Did you know that you can download handheld games now? That's amazingly convenient! The only inconvenient part of it is finding the right games to buy -- and that's where we come in, with our Portabliss column. Three times a week, our new Portabliss column will tell you about a downloadable game on the iPhone, iPad, Android device, DSi, 3DS, PSP, etc. Today: Mighty Flip Champs DX!

We didn't have a periodic column about portable downloadable games when WayForward unleashed the bookish puzzle game Mighty Flip Champs upon DSiWare. WayForward graciously ported the game to PSP and released it as a Mini last week, affording us the opportunity to treat it as a new release once again and write about it here. Thanks, WayForward!


It's a game that, previous to its arrival on PSP (and, as a Mini, PS3), I could only imagine as a DS game. It shows two mirrored locations at once, allowing you to flip between them -- it is, therefore, a natural for the DS screen. But the PSP version turns the vertical "flipping" horizontal, and puts the two locations on the left and right side of the PSP screen. To my surprise, this arrangement works out just fine! It doesn't feel like an adaptation to a less adequate platform; it just works.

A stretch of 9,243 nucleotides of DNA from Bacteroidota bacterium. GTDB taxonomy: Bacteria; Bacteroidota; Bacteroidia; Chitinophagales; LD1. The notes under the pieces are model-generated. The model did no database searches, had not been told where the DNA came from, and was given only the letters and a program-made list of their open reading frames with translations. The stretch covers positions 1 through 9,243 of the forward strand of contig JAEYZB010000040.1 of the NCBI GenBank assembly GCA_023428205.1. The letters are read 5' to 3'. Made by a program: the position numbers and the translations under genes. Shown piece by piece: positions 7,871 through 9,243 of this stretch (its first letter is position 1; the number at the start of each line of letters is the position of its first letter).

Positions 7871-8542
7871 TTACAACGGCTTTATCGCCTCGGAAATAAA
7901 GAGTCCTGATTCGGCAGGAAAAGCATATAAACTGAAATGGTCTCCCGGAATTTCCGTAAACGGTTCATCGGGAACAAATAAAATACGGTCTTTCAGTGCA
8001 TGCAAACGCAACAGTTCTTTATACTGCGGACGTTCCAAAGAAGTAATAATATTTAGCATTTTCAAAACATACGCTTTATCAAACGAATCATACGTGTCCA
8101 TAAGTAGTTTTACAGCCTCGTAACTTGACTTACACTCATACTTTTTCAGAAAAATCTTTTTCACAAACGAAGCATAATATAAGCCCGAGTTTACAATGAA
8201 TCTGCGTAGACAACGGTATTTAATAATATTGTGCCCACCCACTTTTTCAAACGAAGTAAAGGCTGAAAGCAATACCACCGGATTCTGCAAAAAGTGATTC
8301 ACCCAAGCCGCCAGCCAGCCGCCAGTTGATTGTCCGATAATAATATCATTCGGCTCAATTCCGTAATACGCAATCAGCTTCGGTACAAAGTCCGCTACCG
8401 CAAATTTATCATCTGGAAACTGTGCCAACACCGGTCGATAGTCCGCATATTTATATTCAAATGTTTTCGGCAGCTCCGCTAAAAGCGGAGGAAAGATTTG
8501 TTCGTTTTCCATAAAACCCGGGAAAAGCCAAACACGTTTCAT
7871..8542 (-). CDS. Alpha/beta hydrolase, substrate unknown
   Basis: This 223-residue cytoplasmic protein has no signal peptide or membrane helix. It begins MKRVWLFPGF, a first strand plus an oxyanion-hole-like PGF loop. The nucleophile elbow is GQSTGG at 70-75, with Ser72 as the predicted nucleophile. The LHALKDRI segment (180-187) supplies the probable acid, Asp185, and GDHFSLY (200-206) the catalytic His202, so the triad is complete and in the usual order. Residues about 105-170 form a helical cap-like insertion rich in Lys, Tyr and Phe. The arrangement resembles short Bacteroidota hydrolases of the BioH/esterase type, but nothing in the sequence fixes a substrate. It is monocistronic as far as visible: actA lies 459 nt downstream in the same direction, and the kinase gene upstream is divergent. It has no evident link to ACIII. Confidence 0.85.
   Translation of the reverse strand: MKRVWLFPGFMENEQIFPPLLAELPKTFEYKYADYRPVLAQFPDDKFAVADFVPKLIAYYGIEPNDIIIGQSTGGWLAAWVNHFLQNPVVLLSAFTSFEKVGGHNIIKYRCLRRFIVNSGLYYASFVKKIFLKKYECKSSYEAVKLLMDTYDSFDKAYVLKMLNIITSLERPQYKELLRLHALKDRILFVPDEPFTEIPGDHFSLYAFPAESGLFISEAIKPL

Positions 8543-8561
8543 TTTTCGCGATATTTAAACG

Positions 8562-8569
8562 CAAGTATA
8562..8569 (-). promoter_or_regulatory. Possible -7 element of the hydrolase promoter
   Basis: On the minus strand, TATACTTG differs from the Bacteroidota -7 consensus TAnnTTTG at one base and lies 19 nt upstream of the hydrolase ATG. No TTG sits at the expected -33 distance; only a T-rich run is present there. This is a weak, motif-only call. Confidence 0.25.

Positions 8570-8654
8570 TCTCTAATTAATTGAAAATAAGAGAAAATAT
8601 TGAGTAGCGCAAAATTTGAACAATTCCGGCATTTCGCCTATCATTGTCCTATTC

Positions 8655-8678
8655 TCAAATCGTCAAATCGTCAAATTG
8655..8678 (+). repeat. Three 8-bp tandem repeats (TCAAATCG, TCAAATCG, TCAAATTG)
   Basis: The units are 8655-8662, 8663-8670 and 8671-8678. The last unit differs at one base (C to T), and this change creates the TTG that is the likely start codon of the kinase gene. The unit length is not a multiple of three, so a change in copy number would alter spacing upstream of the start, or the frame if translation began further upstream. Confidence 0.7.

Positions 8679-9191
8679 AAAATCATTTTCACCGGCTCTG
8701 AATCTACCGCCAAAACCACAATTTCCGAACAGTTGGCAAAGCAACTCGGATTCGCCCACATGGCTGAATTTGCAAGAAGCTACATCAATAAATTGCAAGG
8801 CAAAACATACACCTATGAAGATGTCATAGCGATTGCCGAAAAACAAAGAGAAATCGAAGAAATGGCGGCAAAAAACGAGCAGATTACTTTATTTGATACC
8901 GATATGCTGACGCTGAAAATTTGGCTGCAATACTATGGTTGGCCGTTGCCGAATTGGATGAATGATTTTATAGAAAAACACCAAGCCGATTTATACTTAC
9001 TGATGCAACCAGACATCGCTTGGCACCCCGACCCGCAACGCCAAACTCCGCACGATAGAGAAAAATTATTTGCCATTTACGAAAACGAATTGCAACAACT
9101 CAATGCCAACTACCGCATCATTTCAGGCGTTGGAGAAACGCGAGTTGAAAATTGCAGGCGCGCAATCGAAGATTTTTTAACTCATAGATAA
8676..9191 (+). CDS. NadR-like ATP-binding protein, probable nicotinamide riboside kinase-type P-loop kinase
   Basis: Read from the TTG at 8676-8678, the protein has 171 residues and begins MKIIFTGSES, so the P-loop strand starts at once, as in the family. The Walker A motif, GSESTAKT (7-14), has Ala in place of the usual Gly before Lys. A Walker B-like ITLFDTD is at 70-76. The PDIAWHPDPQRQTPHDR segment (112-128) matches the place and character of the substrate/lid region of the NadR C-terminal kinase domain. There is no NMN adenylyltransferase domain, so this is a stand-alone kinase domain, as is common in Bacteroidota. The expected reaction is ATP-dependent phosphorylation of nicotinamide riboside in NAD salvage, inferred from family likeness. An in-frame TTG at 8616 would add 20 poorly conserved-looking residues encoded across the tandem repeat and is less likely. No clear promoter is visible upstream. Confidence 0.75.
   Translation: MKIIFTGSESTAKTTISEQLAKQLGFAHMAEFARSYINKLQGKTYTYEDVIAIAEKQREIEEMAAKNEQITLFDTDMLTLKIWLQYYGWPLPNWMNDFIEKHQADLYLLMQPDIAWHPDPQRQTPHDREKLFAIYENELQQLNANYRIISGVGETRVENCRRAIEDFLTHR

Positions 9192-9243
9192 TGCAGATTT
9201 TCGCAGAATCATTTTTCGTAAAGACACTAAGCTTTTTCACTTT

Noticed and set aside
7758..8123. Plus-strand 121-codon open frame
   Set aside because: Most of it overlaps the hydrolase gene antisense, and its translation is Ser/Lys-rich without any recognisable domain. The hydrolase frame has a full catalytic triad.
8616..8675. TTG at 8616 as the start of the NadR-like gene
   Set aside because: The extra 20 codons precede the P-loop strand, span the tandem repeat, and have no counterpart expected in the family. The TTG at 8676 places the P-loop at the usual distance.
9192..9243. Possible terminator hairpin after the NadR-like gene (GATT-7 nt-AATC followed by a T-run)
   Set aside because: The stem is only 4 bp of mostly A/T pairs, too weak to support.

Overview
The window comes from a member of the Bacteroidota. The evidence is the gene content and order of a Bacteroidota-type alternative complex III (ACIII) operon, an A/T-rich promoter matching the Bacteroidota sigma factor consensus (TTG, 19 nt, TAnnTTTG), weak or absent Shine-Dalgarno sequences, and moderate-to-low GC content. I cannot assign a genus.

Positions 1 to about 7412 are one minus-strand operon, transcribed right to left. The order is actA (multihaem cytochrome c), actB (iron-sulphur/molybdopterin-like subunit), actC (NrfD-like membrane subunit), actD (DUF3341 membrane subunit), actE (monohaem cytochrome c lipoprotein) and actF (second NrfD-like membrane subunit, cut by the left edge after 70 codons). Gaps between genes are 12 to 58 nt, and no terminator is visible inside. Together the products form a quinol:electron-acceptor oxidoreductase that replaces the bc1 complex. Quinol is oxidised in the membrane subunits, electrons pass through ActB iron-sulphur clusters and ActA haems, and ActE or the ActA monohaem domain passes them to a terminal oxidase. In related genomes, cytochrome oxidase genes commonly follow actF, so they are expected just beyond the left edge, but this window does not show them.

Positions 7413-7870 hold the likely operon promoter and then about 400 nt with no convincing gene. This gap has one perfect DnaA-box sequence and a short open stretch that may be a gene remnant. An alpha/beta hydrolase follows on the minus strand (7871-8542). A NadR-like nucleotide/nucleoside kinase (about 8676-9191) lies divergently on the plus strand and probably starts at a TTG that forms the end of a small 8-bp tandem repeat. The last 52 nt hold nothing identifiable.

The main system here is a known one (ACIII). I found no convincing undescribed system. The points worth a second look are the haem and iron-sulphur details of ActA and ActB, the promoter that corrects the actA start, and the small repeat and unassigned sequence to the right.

Mighty Flip Champs starts off easily enough: you navigate one screen to get where you want to be on the other; when you're in the right position, you "flip" and turn the page into the other one. That way, you can get to a location on the other side that might be blocked or distant. You can flip back and forth (as long as you don't accidentally get yourself stuck in a wall), navigating this way until you reach the goal, which is represented by an animal or monster friend.

Then, as soon as you've gotten the hang out of navigating two "pages" like this, the game starts messing with you. How about six sequential pages to puzzle through? And multiple goals? All right, now the pages flip on their own. And the game keeps track of how many "flips" you make, so you'll see just how useless and desperate your tactics have become before you kill yourself by flipping into thin air above a bed of spikes.

Regardless of which system you play it on, this is a worthy puzzle game that, like any good handheld puzzle game, is perfectly playable for a minute or an hour, and also really difficult.

This article was originally published on Joystiq.